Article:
More Than Just Music to Their Ears

5146079703_24f8fea201_m“If history were taught in the form of stories, it would never be forgotten.”
Rudyard Kipling, The Collected Works

I read a fantastic post about how teachers are using Hamilton the Musical in their history classes and it made me think about how I learned. My mother would say she taught me everything I know while singing to me in the bathtub and during potty training. While I may beg to differ on ‘everything’, I do believe that I learned a lot through music: the ABCs, how to spell my full name, the Preamble to the Declaration of Independence. Ok, the last was not while in the bath, but it was learned on Saturday mornings when Schoolhouse Rock came on in between cartoons.

There are many ways to use music to help boost memory so I thought I would share some sites you can use in your class to help improve your student’s memory for facts, concepts, and details. You can read here and here for more about tips on how to engage your students and improve memory.

  1. Teaching the American Revolution and Founding Fathers? Here is Hamilton, the Musical soundtrack on YouTube
  2. Teaching grammar, history, math? The complete Schoolhouse Rock on YouTube
  3. Flocabulary has a great channel with videos for digital citizenship, Social Studies, English, Math, and more
  4. History for Music Lovers has 53 videos on many historical topics and figures
  5. Harry Kindergarten Music is for the K-2 crowd

There are so many more to find, but why not have your students create songs to help themselves and others learn the way our 4th graders did?!

photo credit: Lucy in the Sky with Diamonds via photopin (license)

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“Who Owns the Learning?”

image from novemberlearning.com

I recently read Alan November’s book, Who Owns the Learning and, of course, was inspired again, by what I read. I have heard Alan November speak live and as I read, heard his easy-mannered voice come through each word on the page. Many highlights later, I thought I would share some with you.

1. The most successful way to teach students innovation and creativity is to embrace those elements in our own methods.

It goes without saying that if you want your students (or teachers) to do something, you should do it as well. You may start out faking your way through it and that’s fine, but shift begins with you. Model what you preach.

2. Beyond earning a grade, many of our students see no higher purpose in their work efforts.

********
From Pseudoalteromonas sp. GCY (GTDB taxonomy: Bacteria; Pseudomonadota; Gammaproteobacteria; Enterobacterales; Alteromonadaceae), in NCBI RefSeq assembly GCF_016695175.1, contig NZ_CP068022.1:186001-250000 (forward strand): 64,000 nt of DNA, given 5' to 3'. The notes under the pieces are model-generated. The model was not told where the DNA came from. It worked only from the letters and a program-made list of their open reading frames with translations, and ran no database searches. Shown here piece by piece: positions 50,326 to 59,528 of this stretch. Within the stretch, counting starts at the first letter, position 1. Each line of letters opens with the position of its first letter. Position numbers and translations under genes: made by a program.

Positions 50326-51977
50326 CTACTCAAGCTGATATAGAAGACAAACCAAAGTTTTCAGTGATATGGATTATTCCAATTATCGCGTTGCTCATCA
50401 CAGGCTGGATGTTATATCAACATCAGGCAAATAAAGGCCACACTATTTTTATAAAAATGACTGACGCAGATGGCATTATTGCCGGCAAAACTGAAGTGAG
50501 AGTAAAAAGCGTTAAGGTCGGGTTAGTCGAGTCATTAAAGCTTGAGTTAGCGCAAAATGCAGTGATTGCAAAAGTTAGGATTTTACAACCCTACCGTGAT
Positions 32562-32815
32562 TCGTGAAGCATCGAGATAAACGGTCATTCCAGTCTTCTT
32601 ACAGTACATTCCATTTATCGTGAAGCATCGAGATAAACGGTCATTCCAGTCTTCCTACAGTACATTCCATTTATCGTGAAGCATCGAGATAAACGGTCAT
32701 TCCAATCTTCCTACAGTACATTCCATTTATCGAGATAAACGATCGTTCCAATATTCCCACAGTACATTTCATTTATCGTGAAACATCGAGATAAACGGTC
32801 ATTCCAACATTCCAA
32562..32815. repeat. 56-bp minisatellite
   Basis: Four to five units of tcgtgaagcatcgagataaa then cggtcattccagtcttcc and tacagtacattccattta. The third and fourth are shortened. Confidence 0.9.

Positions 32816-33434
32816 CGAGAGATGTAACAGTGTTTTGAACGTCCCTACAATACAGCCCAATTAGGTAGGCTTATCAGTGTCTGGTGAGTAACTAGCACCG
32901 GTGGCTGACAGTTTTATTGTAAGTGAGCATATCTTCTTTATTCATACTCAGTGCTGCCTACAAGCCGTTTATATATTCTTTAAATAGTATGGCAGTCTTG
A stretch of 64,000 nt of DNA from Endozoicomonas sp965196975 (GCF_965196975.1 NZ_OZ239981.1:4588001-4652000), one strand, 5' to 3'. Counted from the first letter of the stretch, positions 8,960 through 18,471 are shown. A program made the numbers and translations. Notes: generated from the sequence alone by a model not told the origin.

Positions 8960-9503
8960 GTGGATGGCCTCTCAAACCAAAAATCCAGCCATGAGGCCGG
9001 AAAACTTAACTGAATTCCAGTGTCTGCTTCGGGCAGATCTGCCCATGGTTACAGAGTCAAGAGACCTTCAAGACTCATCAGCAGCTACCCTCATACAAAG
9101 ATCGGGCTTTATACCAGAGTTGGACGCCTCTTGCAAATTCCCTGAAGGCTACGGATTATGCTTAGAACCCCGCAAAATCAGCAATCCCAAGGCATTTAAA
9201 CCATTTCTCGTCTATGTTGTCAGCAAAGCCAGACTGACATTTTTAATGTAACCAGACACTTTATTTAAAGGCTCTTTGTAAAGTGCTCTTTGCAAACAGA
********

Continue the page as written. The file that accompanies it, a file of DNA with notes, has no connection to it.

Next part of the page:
If students work has no purpose, if it is not being shared, then it is being wasted (IMHO). Let the students work have purpose, let it mean something. Let it leave the classroom.

3. Simply adding technology-the thousand-dollar pencil- to the current highly prescribed school culture won’t help very much.

The culture and the mindset has to change as do the methods.

4. Successful implementation of technology into K-12 education is much more complex than providing students with access to computers and moving content to online courses. Instead, we have to teach students to use information and communication technologues to innovate, solve problems, create, and be globally connected.

Students need to learn how to learn, how to connect with others, how to be globally literate and digitally literate. Implementing technology needs to go beyond substitution. It needs to lead to change in how we view the world and our place in it. Students need to see themselves as active contributors to their learning and to the world.

5. Essential questions for educators: Who owns the learning? How much autonomy can we afford to give our students? How much purpose can we design into school work? And how can we design learning environments that lead to mastery?

6. Publish student work to a global audience– We should expect all students to create knowledge.

Who benefits from a student’s work when it goes from the binder to the teacher to the student to the trashcan? Let students work become valuable; share their learning with others beyond the classroom.

7. In adopting a new educational model, superintendents and principals must lead the way.

Many people resist change because it is scary and uncomfortable, especially if you have been doing something one way for a long time.  If principals and administrators are learning along side the teachers, and modeling what they are expecting from the teachers, it becomes a shared experience, a culture of learning and evolving and growth.

8. Superintendents and principals must lead the cultural evolution of education by establishing an expectation that supports self-directed professional growth and more collaboration among teachers, not just within their school community, but globally as well.